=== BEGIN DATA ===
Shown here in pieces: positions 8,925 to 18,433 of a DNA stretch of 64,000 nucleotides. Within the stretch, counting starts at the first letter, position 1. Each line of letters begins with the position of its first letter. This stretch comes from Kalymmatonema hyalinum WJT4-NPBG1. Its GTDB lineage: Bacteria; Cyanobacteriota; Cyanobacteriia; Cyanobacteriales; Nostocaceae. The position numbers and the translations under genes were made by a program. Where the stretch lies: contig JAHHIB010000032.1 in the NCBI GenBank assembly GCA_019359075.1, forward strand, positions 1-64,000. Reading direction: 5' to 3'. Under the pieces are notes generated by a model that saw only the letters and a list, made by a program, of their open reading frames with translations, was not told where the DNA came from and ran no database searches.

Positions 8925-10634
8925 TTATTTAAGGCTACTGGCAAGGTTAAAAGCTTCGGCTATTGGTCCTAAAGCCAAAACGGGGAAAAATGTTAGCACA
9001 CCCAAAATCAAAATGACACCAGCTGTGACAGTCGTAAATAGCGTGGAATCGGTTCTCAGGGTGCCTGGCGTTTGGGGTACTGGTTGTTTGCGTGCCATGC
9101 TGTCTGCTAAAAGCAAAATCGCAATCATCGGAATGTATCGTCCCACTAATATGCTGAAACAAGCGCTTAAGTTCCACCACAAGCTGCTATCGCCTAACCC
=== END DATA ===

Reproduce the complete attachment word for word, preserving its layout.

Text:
Shown here in pieces: positions 8,925 to 18,433 of a DNA stretch of 64,000 nucleotides. Within the stretch, counting starts at the first letter, position 1. Each line of letters begins with the position of its first letter. This stretch comes from Kalymmatonema hyalinum WJT4-NPBG1. Its GTDB lineage: Bacteria; Cyanobacteriota; Cyanobacteriia; Cyanobacteriales; Nostocaceae. The position numbers and the translations under genes were made by a program. Where the stretch lies: contig JAHHIB010000032.1 in the NCBI GenBank assembly GCA_019359075.1, forward strand, positions 1-64,000. Reading direction: 5' to 3'. Under the pieces are notes generated by a model that saw only the letters and a list, made by a program, of their open reading frames with translations, was not told where the DNA came from and ran no database searches.

Positions 8925-10634
8925 TTATTTAAGGCTACTGGCAAGGTTAAAAGCTTCGGCTATTGGTCCTAAAGCCAAAACGGGGAAAAATGTTAGCACA
9001 CCCAAAATCAAAATGACACCAGCTGTGACAGTCGTAAATAGCGTGGAATCGGTTCTCAGGGTGCCTGGCGTTTGGGGTACTGGTTGTTTGCGTGCCATGC
9101 TGTCTGCTAAAAGCAAAATCGCAATCATCGGAATGTATCGTCCCACTAATATGCTGAAACAAGCGCTTAAGTTCCACCACAAGCTGCTATCGCCTAACCC